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Book Review: On Philosophising, Philosophers, Philosophy and New Vistas in Applied Philosophy, by Dr. Sharmila Jayant Virkar

A little bit of context before you begin reading this book review. I have recently enrolled for an MA in Philosophy at the University of Mumbai. Philosophy is something I have been getting interested in, over the past few years, as those of you who have been reading my blogs and Instagram posts would know. During the pandemic, I thought long and hard about what I wanted to do next, and this is what I eventually came up with. It has been a challenge, getting back into academics as a student at this age, especially in a subject I have no academic background in. However, it has also been very exciting, especially thanks to my wonderful classmates (who, surprisingly, are of all age-groups, including some quite near my own) and my teachers, who have been very supportive and understanding. How well I will do is something that remains to be seen, but so far, I am enjoying this new journey and look forward to where it leads. Now that you know the background , you probably get an idea of how

Hampi Part 5 - The Hampi Bazaar


Hampi was well known for its bazaars in the days gone by, when merchants from all over the world collected here to show off their wares. From gold and diamonds to horses and cows, the markets boasted of a variety which impressed even visitors from foreign shores! These marketplaces weren’t like our roadside shops, but well planned and well laid out areas, paved with stones, with residences for the merchants as well stables for their mounts! Nothing much remains of these bazaars except the  pathways and the water tanks which mark their boundaries. Today, the name ‘Hampi Bazaar’ signifies a row of shops outside the Virupaksha temple, selling the sort of stuff which appeals to tourists…..

Like these dolls made of clay…..


Musical instruments….


Figures of the Gods and replicas of the Hampi ruins made in stone…





A closer look….


We loved this autorickshaw….


And especially this one of Krishna stealing milk from a cow….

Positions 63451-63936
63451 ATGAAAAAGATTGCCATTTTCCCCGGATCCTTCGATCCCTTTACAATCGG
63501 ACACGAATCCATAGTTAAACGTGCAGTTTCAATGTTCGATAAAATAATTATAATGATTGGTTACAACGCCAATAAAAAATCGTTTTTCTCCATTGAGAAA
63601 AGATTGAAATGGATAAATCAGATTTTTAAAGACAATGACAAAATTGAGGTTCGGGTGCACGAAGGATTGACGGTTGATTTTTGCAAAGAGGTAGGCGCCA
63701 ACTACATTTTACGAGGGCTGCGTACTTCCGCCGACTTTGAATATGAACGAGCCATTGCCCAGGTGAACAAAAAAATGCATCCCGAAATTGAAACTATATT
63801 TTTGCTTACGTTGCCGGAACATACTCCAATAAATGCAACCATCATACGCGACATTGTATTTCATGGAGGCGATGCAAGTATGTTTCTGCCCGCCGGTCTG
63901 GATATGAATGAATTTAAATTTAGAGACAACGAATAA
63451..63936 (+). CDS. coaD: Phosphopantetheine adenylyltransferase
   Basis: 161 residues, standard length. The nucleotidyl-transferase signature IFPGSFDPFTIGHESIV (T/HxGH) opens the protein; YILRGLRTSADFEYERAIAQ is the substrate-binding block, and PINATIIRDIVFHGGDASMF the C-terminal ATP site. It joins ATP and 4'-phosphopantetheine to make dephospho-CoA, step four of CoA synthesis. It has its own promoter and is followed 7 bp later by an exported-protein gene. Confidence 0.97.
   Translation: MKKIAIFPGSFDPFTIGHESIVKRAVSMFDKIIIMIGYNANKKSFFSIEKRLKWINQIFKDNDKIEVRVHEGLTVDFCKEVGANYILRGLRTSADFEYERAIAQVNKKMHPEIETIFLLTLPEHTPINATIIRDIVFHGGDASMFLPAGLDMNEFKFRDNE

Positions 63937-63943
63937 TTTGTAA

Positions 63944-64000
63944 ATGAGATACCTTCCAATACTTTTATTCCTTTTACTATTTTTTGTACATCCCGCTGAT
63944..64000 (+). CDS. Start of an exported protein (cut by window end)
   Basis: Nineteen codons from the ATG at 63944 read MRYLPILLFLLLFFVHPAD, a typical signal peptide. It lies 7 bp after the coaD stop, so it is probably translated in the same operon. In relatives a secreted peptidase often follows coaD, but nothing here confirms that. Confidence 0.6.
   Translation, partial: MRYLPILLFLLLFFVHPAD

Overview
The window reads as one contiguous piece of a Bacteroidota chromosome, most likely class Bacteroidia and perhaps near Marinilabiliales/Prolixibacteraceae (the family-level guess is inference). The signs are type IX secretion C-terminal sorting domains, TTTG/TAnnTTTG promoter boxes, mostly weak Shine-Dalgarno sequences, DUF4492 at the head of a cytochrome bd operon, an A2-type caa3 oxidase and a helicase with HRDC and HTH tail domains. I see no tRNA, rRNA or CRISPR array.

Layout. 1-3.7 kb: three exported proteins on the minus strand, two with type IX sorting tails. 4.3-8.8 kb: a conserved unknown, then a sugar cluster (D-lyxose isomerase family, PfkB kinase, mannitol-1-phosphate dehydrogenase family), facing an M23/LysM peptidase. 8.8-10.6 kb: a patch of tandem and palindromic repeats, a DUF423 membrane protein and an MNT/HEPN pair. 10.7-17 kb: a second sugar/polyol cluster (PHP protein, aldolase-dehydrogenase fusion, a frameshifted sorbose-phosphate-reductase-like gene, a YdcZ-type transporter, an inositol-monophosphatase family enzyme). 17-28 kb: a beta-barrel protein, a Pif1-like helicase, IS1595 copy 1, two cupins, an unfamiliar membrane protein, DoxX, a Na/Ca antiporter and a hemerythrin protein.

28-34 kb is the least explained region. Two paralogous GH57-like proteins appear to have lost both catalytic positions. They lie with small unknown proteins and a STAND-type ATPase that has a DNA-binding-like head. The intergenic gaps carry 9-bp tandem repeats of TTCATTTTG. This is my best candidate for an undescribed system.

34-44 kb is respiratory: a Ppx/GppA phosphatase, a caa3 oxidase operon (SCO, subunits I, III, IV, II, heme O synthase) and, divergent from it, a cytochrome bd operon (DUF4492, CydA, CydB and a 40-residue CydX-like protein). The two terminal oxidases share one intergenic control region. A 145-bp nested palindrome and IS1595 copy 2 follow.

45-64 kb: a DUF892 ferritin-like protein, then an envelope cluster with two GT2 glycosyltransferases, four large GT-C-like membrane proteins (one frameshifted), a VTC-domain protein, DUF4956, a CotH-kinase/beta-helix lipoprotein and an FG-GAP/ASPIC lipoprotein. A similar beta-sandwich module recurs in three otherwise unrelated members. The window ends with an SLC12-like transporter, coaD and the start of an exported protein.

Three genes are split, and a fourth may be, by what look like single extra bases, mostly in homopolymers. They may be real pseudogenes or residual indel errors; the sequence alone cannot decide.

There were a few useful stone products…


Garlands of beads….. and stones of course…


But did we buy any? No! they were terribly expensive….. and targeted at the foreign tourists. The shopkeepers didn’t even pay us Indians much attention, because they knew we wouldn’t shell out so much for these things! And when I asked one of them if she or her family had made these, she stared at me as if I was mad, and replied, “They come from a factory somewhere! Nobody here makes these things anymore!” 

This post is part of the Lonely Planet Blogsherpa Travel Carnival - The Marketplace - hosted by Kiran Keswani of Indian Bazaars.


 
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Comments

  1. Hey nice write up. We have missed many place in Hampi & Anegundi coz of Lack of time. Felt good to read about them through ur blogs... My  Hampi Blog...
    http://relivingmyfavouritemoments.blogspot.com/2012/01/hampi-part-1-hemakuta-hillshampi-bazzar.html

    ReplyDelete
  2. Actuall al vil post the monumnts of hampi. But u posted the market n how d ppl wil be.. Ya i really liked ur blog.

    Sir/Madam, me also created first weblog.
    so follow this link :
    http://basavaraj16291.blogspot.com

    here you can see the most beautiful snap from World Heritage Site Hampi. So please visit to my Blog and Add your Expression through your Valuable COMMENTS.
    Thank You.

    ReplyDelete
  3. The handicrafts looks amazing!

    ReplyDelete

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